To keep your network even safer from the prying eyes of everyone on either side of you, it's worth hiding your router's SSID (network name) from the public. That way when devices that aren't on your network already search for SSIDs, they don't find yours by mistake. Having a public SSID and a weak password means that you're suceptible to others boosting your connection and slowing it down.

By hiding your SSID, but remembering the name and password, you can privately connect to it whenever you need to give a new device access to your network. Safe!


Use Router's In-Built Network Monitor

Your router's built-in network monitor is good for more than just seeing what's connected to your network. It's also great for seeing the bandwidth usage of different devices. If one device is using a large amount of data at one time or your modem prioritises particular traffic like video and audio content, it can slow down the network for your other devices. Use your built-in network monitor to track the usage different devices and services consume so you can better manage where your bandwidth goes.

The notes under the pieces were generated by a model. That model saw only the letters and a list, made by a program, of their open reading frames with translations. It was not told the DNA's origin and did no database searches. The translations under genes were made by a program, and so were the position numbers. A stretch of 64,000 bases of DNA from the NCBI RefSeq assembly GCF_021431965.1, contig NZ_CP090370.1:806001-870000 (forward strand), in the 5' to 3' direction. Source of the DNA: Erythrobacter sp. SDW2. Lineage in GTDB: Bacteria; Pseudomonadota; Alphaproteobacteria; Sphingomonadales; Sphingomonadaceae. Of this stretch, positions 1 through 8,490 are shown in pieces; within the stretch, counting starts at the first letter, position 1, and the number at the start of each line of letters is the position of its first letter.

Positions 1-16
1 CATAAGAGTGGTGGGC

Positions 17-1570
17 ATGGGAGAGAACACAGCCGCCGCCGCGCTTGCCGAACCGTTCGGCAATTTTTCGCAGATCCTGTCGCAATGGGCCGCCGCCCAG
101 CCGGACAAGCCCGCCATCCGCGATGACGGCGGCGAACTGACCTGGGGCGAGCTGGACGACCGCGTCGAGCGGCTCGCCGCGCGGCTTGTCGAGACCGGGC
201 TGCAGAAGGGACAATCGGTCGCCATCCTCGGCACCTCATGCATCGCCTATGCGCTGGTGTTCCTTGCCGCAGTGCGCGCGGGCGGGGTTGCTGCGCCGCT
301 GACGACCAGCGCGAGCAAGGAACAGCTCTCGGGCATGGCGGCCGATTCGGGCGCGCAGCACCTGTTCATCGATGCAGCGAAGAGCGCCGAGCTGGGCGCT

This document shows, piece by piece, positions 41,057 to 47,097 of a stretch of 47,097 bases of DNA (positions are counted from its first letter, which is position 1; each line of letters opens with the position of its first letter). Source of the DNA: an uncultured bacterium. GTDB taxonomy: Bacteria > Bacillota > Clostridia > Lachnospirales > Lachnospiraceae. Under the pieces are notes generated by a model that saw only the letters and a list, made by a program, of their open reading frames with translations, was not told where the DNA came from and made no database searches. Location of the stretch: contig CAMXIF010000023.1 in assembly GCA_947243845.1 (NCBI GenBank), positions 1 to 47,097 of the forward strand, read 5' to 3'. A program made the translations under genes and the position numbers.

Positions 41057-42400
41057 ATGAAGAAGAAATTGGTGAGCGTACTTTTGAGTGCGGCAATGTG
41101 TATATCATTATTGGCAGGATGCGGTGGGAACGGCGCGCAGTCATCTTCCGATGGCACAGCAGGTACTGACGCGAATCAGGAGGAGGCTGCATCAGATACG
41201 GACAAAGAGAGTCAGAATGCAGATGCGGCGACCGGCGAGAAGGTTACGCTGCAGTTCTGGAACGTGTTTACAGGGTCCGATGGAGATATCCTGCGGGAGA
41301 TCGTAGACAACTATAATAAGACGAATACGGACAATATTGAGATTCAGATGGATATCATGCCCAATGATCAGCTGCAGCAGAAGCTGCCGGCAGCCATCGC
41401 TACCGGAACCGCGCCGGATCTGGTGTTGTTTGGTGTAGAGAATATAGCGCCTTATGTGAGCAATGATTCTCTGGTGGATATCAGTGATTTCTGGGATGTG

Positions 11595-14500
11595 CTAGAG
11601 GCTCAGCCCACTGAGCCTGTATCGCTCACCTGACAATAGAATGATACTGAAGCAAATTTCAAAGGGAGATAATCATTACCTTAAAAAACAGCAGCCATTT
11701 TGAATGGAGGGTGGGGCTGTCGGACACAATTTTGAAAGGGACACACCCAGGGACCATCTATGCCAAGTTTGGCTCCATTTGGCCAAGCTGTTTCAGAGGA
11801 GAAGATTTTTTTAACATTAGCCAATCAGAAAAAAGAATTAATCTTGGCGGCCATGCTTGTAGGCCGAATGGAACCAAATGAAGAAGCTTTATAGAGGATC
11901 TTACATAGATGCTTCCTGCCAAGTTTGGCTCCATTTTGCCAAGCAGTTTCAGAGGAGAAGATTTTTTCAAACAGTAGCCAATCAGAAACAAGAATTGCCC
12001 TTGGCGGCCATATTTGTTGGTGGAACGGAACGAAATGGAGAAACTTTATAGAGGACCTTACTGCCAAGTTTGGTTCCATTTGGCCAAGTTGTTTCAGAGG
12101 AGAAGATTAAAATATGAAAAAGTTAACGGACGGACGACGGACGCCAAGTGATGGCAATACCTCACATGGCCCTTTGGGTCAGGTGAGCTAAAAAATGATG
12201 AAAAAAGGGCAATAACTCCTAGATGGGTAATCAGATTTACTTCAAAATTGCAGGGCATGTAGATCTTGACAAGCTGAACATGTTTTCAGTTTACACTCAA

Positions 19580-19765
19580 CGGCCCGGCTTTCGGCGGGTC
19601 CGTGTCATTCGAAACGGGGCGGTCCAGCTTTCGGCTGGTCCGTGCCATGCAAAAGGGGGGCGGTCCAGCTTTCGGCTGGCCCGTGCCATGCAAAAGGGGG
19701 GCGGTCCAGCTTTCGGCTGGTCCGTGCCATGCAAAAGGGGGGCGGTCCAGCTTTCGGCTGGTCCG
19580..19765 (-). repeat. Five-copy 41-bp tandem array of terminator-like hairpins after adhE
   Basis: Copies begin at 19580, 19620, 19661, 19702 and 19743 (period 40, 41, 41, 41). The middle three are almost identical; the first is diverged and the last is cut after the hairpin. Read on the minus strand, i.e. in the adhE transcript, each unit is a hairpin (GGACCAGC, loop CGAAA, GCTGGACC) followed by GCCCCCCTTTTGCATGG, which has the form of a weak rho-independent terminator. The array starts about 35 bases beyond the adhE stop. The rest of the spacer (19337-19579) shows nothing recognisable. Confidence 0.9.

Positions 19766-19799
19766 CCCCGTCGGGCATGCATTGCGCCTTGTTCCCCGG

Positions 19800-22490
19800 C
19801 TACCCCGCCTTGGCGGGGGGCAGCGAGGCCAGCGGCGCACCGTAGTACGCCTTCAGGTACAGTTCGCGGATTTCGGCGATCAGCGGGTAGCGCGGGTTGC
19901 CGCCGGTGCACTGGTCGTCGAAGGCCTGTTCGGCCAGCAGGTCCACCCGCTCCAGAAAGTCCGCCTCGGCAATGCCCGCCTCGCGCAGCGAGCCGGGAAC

Placement Of Router

In the same way that your mobile phone won't connect to a cell network in a bad coverage area, your home Wi-Fi devices won't connect to their network if you've put the router in a stupid place in your house or apartment.

When placing your router, have a think about where you're going to be using your Wi-Fi the most at home. If you want your tablet to connect to the network while you're on the couch, for example, it's best to make sure there aren't a series of walls in-between the router and your comfy spot. If you must connect your modem/router to the phone line in an awkward spot, think about getting another router to act as a range extender.


Put Your ADSL Modem or Modem Router Near First Phone Port In Your House

When you're deciding where you should place your router, also have a quick think about where you might put your modem at the same time. Those with modem/routers may not have much of a choice when it comes to placing the two separately, but ideally, you'll be placing your modem on the first phone port in your house. By first phone port, we mean the one closest to the street in terms of cabling.